The risk. More and
more hours are spent online by us as there is proliferation of devices, availability
of internet connectivity and usage of apps for everything – from official work
to personal use, social networking and entertainment. These require a login so
that we can have a better experience. The devices and apps require creation of
an account most of the time to log in so that we can enjoy a better experience –
downloading files, accessing premium features or content or moving to higher
levels in a game. We need to be doubly careful with our personal information so
that none of it is accessed by the device builders, app developers and hackers.
Here are some tips to keep ourselves safe from risks to our
information that lie online.
Password. First and the foremost is to have a strong password – a different one for each of our accounts or a single strong password under a single sign-on system that cannot be easily guessed. Avoiding dictionary terms and easily guessable words or a combination of words and figures would be good methods when choosing passwords.
Multifactor Authentication. We might have multiple email accounts – one or more official and many personal too. Most email service providers also provide a second authentication mechanism apart from a login name and a password. Making use of this multi-factor authentication feature will require the user to provide an additional authentication factor in the form of an OTP (One Time Password) received in a mobile device or in an alternate email or a phone call. This available in also most of the social networking apps too.
Apps. We are enticed by a lot of apps that keep asking for permission to access our content – contacts and personal information in our devices. We must be discerning as to whether we need to allow these apps to access such information unless the situations warrant it. If we had not been paying enough attention here, it is high-time we revisited our apps and removed such privileges to the respective apps.
Social Networks. Almost every information we provide when we create our social networking accounts and subsequently post in our name are at risk of being misused by the service providers and sellers interested in pushing their goods and services. Even our likes or comments to others’ posts are at risk of being monitored and accessed for dubious usage like targeted advertisements and offers. There are also recommendations from various sources that we remove our Facebook accounts so that we can protect our privacy. Others would have to go to Ad preferences option in such accounts to minimize risk of being spied by intruders.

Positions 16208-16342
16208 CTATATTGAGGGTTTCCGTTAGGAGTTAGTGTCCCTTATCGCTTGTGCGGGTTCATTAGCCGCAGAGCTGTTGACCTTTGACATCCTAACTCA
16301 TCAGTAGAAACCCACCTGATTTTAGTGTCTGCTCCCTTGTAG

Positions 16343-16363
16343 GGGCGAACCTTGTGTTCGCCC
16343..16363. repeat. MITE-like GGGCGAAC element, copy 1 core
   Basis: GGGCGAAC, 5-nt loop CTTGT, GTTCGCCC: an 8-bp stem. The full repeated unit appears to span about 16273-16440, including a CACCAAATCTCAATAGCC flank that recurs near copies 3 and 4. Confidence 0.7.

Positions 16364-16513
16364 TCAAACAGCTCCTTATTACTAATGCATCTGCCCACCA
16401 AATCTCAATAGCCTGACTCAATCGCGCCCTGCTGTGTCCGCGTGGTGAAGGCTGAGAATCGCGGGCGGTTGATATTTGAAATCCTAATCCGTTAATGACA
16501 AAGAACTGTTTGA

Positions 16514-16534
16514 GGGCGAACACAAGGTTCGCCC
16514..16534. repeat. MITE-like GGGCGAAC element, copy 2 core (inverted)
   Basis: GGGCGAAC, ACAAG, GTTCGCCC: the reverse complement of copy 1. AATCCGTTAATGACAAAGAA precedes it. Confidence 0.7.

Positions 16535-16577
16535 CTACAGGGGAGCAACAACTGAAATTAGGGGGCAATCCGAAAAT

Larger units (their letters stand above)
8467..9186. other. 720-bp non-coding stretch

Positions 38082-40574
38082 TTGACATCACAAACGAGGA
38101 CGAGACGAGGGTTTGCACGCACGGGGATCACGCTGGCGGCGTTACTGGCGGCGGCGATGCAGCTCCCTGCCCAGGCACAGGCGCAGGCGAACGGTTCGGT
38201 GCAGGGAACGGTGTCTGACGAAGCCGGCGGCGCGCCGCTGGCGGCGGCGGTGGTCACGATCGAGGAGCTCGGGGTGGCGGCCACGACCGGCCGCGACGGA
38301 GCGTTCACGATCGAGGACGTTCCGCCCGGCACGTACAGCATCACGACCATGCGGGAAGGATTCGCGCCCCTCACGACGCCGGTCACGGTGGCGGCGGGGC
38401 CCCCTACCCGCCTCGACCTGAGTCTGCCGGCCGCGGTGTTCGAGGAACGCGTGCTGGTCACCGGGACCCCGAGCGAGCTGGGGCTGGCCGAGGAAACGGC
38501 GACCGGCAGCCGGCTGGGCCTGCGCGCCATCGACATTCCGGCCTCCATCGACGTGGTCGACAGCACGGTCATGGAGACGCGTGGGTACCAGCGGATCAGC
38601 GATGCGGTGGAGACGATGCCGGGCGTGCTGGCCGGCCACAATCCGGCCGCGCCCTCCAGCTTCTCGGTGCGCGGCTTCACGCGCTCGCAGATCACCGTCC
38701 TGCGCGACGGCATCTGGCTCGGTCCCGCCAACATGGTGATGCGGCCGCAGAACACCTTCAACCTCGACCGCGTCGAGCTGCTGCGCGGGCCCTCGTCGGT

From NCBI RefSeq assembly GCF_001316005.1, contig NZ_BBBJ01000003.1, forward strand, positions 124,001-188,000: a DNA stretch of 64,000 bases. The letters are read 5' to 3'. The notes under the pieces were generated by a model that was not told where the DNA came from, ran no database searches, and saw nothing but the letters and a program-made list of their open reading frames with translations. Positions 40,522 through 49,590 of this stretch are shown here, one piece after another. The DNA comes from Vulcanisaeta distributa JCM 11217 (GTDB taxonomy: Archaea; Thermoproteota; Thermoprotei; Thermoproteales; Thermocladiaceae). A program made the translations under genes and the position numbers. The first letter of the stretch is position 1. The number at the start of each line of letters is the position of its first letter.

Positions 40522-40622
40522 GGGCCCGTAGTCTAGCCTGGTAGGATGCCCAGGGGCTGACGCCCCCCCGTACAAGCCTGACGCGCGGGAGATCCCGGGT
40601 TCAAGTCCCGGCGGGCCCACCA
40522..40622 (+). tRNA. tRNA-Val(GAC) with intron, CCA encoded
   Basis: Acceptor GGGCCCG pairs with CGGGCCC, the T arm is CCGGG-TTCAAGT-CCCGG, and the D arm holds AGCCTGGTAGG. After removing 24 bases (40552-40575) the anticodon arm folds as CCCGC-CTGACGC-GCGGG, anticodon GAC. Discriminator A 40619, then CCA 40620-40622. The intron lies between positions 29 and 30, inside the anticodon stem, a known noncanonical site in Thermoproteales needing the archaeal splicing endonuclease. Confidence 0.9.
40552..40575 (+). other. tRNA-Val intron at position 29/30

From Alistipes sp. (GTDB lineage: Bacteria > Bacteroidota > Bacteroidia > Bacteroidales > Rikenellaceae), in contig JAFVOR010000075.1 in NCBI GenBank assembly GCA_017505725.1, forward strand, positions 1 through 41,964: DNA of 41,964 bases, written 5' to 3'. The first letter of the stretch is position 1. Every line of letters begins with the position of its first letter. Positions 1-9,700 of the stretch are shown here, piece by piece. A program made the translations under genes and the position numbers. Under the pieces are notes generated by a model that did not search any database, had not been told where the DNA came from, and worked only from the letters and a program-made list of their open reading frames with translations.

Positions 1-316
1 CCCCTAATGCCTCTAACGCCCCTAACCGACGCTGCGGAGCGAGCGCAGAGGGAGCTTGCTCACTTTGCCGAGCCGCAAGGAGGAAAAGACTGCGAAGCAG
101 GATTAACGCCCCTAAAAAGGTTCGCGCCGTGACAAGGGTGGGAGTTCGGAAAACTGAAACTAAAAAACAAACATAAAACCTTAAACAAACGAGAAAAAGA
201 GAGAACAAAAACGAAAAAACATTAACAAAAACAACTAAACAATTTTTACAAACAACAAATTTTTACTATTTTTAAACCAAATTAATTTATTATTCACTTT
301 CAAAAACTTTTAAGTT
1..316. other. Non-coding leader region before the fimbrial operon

Personal devices. We must be careful when we allow others to use our devices in which we not only store a lot of our personal information but also login to access our various accounts. It is better to log off and allow them to login with a different profile / account in the same device. This will keep them from away from our information.
Browsing history. Our browsing history and stored cookies must be deleted as frequently as possible to keep our personal information private. This will delete our search history, passwords and other vital information we provide in web sites and apps - probably for file downloads or registering for events and webinars. It will also be better to use the in-private browsing option in browsers when we know that we might have to provide personal information or search for confidential information.
Temporary files. All files and content of temporary / short term value must be deleted as soon as it loses its relevance so that any private content is inaccessible from these sources. Files of permanent value and longer relevance must be backed up and stored in secondary storage devices or cloud services locked up with strong passwords.
Phishing and Ransomware. Anti-phishing tools and software that will guard us from zero-day attacks and ransomware are essential these days to help us remain protected from hackers and attackers who are after not only our information but also information about others stored in our devices like phone numbers and email addresses.
Wi-Fi. While connecting to Wi-fi networks, we must be very careful as to who is the Wi-fi provider and whether it is a public network. Public networks that allow you to connect without a password or those that are provided in railway stations and airports are risky connections. They come with an added risk of exposing our content to others connecting to that network. Deny permission to make your device visible to others in the network if you are connecting to unknown networks.